Bravo’s Lesson about LGD Guarding Style

how livestock guardian dogs protect, how lgds work, livestock guardian dog guarding style, lgd guarding style

A common misconception about livestock guardian dogs (LGDs) is that they regularly KILL intruders: a predator ventures onto the homestead and… the LGD kills it, end of story. As a general rule this is not how they work. Bravo, one of our first livestock guardian dogs, taught us  graphically about LGD guarding style.

Bravo taught us graphically about LGD Guarding Style.

One day we were outside, working on the homestead when something disturbed our goats and sheep. They had been grazing on the West side of the property, not far from the woods, and suddenly they all bolted to the East side of the property. Simultaneously Bravo jumped the fence and into the pasture. He streaked toward the woods, while Guardi, our Great Pyrenees went to stand with the other animals.

Livestock Guardian Dog, Bravo the livestock guardian dog, homesteading, animal husbandry
This is one of the few photos we have of Bravo, as an adult dog.

A neighbor’s German shepherd had just crossed onto our land. This is what had frightened our goats and sheep. As Bravo reached the back of the property, we saw the German shepherd emerge from the woods. Both Bravo and Guardi were barking at the dog. As Bravo approached the German shepherd he puffed up until he appeared twice his normal size. He marked his territory, both peeing and pooping, and, he scratched up sod as he approached the intruder.

Walking stiff leggedly the German shepherd kept coming.

The German shepherd continued to approach. Bravo met him, towering over the dog. It was obvious that Bravo was close to twice as large as the German shepherd. He bumped chests with the dog, as if to say “Go home.” The German shepherd circled, stiffly, as if not to comply. Bravo bumped him once or twice more….

Finally, the German shepherd turned and jumped back on its own side of the fence.

It was obvious that the German shepherd, though trying to maintain its dignity, knew that it was going to get creamed if it didn’t turn around! What’s really interesting is that we saw this very same scenario played out, about once every six months, for about two years, with the same two dogs. Finally, the German shepherd stopped appearing on our property. As I thought about it, one day, it suddenly hit me that in over two years of confrontations, Bravo turned that intruder away every time and… he never spilled a drop of blood. LGD guarding style is basically as peaceful as it can be, “given the circumstances.”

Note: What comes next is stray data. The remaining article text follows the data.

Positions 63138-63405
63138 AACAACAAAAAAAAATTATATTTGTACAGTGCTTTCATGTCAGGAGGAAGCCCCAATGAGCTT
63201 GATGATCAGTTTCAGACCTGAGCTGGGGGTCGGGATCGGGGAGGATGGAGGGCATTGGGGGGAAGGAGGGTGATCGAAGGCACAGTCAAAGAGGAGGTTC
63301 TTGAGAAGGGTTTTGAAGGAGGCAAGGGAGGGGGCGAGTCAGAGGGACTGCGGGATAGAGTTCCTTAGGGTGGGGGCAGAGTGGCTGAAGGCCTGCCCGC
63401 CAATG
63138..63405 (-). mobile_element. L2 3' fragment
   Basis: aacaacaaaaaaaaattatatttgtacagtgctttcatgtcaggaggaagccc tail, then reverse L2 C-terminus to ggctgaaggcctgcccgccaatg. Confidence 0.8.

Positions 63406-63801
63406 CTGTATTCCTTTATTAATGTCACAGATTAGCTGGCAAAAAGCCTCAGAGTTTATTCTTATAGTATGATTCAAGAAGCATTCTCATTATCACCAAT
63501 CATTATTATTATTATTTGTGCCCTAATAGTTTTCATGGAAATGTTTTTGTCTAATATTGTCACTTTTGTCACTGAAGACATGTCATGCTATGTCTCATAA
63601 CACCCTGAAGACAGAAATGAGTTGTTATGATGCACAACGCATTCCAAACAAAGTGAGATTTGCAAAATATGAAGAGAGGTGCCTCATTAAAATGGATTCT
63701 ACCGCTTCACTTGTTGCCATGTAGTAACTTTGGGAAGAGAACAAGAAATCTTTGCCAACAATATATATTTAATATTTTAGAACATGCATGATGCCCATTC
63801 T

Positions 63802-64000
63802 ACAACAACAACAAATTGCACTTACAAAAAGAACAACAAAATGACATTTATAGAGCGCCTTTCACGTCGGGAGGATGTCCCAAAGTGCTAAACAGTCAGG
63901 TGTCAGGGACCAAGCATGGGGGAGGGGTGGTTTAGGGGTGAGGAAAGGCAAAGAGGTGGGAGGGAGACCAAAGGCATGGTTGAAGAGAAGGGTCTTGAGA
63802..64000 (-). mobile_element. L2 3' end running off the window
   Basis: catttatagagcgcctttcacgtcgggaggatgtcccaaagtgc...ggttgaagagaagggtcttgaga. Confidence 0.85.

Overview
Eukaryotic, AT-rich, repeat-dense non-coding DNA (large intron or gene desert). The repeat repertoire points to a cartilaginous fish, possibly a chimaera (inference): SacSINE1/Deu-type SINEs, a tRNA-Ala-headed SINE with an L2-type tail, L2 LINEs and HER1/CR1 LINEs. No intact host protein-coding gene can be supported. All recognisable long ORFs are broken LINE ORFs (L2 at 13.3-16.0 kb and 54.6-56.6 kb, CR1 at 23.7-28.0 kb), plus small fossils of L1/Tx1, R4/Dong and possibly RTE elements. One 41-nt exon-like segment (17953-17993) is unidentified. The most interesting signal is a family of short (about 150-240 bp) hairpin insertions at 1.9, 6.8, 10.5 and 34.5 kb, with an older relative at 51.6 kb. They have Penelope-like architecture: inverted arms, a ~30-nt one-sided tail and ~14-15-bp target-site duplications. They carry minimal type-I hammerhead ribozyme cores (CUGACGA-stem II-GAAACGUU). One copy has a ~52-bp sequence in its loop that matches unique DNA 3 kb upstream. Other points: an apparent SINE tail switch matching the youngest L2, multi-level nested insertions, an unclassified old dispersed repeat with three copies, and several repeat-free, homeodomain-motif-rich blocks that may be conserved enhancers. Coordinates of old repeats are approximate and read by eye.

For over two years Bravo repeated this protective maneuver, always succeeding and never spilling a drop of blood.

Once the German shepherd would leave, Bravo would rejoin the flock. He and Guardi would then resume their day time “on guard stance.”

LGDs, LGD, LGD on guard, guarding the flock
During the day, LGDs are “on guard” while they lay around, looking as if they’re asleep.

LGD guarding style is to use the least force possible to protect their charges.

For more reading on how livestock guardian dogs work, see: The Most Nature Friendly Form of Predator Control (LGD)

Video: Livestock Guardian Dogs: Working on Common Ground

Homesteading Edu has an entire course on Livestock Guardian Dogs.

Share:

Share on facebook
Facebook
Share on pinterest
Pinterest

4 thoughts on “Bravo’s Lesson about LGD Guarding Style”

    1. She is a gentle giant, usually knowing what can be/should be nurtured, and what needs to be chased. She’s a good dog!

Leave a Comment

Your email address will not be published. Required fields are marked *

This site uses Akismet to reduce spam. Learn how your comment data is processed.

Related Posts